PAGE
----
Global institutional and government investors may be taking the hint that a protracted trade war could bring a sea change to China’s financial markets, as shown by the increase so far this year in their holdings in yuan-denominated stocks and bonds.

China has struggled recently to increase the global acceptance of the yuan beyond its initial use as a settlement currency. The use of the yuan outside mainland China for trade and transactions took off for a period after the global financial crisis in 2008, but has dwindled since 2016 because of depreciation pressures and the implementation of strict government controls to prevent capital outflows.

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China’s decision to launch the initiative linking the Hong Kong stock market with the Shanghai exchange in 2014 and the Shenzhen exchange in 2016, and the Bond Connect scheme last year, allowing foreigners to invest in mainland Chinese capital markets, has increased investment flows into its economy. Increasing foreign purchases of Chinese stocks and bonds will help the government broaden the yuan’s use for investment purposes on top of trade payments.

The Chinese authorities also launched yuan-denominated gold contracts on the Hong Kong and Dubai exchanges last year, as well as new “Petroyuan” oil futures contracts on the Shanghai International Energy Exchange (INE) in March this year.

China, the world’s largest oil importer, wants to compete with US dollar-denominated Brent and West Texas Intermediate (WTI) contracts, which have been the industry standards for decades.

“We now think these oil [producing] countries who are selling oil into these contracts and are getting paid in yuans are starting to recycle their profits back into Chinese government bonds, and this is going to continue for decades,” said Hayden Briscoe, head of Asia-Pacific fixed income at UBS Asset Management.

“Shanghai crude futures contracts have already captured 15 per cent of the world’s turnover. It’s an opportunity to get countries to embrace for immunity.”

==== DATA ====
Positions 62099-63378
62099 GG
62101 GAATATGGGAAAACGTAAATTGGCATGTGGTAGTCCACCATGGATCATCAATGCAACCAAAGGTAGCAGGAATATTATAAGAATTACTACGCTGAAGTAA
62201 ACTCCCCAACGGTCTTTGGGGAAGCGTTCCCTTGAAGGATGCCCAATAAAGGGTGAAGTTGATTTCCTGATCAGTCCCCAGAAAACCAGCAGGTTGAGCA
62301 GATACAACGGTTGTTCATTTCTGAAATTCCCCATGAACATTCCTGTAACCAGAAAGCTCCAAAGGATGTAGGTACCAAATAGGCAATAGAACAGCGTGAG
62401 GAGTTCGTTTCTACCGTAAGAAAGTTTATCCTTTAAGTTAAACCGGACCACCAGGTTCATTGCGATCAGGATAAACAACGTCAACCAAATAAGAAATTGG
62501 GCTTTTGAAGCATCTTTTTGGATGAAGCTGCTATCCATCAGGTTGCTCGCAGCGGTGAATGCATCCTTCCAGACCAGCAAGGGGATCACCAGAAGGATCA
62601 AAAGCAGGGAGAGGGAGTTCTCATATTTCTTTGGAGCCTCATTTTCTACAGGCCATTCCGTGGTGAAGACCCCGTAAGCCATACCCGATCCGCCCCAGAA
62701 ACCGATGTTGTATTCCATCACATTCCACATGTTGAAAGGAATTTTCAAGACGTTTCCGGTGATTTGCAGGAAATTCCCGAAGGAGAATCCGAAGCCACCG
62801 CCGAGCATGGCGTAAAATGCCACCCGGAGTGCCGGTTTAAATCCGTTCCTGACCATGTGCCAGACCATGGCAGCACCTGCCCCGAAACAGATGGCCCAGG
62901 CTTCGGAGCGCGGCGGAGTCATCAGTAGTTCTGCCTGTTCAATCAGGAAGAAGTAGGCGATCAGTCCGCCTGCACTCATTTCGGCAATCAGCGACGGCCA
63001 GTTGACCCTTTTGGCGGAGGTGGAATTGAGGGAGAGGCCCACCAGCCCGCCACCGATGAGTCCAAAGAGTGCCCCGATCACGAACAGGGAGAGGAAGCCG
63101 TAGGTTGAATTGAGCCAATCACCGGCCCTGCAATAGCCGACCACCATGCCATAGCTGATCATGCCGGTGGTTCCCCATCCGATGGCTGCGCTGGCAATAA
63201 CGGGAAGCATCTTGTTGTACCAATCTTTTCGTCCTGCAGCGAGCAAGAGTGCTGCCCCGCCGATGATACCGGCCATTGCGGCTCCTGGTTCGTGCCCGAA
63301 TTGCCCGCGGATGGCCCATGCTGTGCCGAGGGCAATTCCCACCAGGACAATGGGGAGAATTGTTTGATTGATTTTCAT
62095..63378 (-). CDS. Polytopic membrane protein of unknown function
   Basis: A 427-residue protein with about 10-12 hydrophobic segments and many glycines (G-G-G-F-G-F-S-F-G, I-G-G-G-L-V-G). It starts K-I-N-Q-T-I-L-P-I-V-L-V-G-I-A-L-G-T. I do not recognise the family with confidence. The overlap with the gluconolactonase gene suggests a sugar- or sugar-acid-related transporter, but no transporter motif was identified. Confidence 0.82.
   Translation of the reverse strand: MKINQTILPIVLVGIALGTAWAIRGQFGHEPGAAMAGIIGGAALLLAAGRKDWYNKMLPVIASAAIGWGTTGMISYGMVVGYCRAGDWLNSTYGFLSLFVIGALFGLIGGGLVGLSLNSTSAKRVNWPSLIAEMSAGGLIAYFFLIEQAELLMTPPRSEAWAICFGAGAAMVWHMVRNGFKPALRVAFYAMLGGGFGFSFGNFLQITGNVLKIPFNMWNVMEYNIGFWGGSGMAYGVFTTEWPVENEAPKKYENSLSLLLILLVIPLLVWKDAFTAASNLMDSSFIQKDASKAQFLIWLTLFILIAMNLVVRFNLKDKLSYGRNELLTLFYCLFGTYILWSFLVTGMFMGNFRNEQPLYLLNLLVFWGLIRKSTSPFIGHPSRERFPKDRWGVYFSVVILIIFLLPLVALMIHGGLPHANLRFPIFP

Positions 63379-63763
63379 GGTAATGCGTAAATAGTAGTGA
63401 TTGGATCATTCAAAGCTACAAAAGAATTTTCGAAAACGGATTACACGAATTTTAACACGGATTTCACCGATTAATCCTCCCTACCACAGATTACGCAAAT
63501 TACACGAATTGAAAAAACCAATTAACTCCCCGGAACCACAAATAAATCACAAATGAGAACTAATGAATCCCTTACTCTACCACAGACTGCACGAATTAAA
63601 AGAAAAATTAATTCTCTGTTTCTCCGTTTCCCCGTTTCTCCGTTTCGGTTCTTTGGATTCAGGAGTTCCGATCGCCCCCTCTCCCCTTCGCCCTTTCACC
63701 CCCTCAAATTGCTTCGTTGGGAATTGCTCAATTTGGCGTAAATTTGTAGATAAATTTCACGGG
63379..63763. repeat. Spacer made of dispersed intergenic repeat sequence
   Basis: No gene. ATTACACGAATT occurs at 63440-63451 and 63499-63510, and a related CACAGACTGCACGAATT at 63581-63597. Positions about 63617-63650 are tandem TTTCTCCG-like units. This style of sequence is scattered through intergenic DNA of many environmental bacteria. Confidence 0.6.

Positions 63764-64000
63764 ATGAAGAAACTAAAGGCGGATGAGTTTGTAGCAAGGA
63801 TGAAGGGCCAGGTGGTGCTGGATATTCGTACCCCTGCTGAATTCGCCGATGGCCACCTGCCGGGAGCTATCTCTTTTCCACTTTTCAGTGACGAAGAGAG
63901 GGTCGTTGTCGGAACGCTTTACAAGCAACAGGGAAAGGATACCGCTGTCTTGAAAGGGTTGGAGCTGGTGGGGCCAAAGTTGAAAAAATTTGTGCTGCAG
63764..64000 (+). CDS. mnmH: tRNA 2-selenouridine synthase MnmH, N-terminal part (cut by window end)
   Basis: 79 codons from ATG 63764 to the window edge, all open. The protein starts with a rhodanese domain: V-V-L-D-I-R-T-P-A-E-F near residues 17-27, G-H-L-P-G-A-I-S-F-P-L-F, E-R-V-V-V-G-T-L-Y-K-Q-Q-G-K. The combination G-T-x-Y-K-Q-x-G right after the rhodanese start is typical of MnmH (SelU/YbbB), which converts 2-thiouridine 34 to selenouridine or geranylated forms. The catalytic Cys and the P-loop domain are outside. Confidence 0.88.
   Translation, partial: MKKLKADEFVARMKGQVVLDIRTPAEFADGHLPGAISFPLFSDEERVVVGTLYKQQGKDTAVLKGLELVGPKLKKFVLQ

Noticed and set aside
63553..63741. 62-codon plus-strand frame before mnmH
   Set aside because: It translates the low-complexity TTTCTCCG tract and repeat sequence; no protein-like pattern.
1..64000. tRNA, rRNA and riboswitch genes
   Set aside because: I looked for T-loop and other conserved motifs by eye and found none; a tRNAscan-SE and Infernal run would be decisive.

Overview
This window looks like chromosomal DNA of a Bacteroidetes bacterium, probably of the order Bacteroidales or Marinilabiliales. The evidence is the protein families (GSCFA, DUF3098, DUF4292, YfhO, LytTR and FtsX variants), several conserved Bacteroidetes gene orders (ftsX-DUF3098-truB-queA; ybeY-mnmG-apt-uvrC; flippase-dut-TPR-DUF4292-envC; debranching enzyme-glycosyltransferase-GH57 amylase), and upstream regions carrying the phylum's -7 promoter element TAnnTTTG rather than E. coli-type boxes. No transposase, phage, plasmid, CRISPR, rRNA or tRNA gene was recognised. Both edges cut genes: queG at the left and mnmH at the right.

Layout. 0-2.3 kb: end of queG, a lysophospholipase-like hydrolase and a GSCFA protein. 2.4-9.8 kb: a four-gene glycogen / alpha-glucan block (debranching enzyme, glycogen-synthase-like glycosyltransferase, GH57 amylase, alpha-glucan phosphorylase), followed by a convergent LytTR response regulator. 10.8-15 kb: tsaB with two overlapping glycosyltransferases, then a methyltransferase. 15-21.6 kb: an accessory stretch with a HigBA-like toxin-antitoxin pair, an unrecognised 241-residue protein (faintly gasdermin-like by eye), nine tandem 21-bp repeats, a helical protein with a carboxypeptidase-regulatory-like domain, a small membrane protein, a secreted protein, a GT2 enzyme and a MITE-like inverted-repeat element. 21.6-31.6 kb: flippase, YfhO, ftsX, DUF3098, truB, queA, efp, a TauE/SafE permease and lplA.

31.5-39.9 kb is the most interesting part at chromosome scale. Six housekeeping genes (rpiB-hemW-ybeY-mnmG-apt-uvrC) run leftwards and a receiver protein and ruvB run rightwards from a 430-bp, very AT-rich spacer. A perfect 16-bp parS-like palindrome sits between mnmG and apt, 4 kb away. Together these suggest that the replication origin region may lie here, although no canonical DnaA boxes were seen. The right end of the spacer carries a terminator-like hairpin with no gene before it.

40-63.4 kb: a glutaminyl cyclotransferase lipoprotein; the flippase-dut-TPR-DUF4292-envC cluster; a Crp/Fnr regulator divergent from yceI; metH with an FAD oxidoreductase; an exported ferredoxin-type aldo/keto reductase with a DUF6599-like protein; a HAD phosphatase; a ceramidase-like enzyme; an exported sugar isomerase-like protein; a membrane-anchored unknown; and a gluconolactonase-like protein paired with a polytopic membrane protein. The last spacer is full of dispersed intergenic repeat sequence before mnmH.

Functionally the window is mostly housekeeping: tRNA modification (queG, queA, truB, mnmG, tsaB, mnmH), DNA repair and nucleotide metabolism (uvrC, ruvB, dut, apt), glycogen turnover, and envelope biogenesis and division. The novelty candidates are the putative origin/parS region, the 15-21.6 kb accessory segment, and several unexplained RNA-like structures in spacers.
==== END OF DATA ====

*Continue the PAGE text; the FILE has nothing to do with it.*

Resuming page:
In the 1970s, the US brokered a deal where it would buy oil from Saudi Arabia and provide the kingdom with military aid and equipment. In return, the Saudis would plough billions of their petrodollar revenue back into US treasuries and finance America’s spending. Saudi held US$164.9 billion in US government debt as of the end of June this year.

China has slapped tariffs on US$50 billion worth of US goods in its tit-for-tat trade war with the US, but has so far avoided tariffs on oil. But some Chinese importers are starting to switch out of US dollar-denominated crude contracts. International media reported Dongming Petrochemical Group, an independent refiner based in Shandong province, recently cancelled its US crude orders and plans to switch to Middle East or West African supplies, which could potentially be valued in yuan.

Countries such as Iran will welcome the ability to circumvent US sanctions by exporting goods to China that can be settled in yuan, said John Tan Ming-kiu, regional head of financial markets at Standard Chartered Bank. China has said it will not comply with US sanctions on Iran and will continue to import its oil.

Five companies, including state-owned Unipec and Zhenhua Oil, are this month delivering a combined 600,000 barrels of Middle Eastern crude to buyers of the INE, the first physical settlement of a yuan-denominated contract, according to Reuters. Sources said Iran is still assessing the potential impact of US sanctions and has not yet signed any yuan-denominated crude delivery contracts.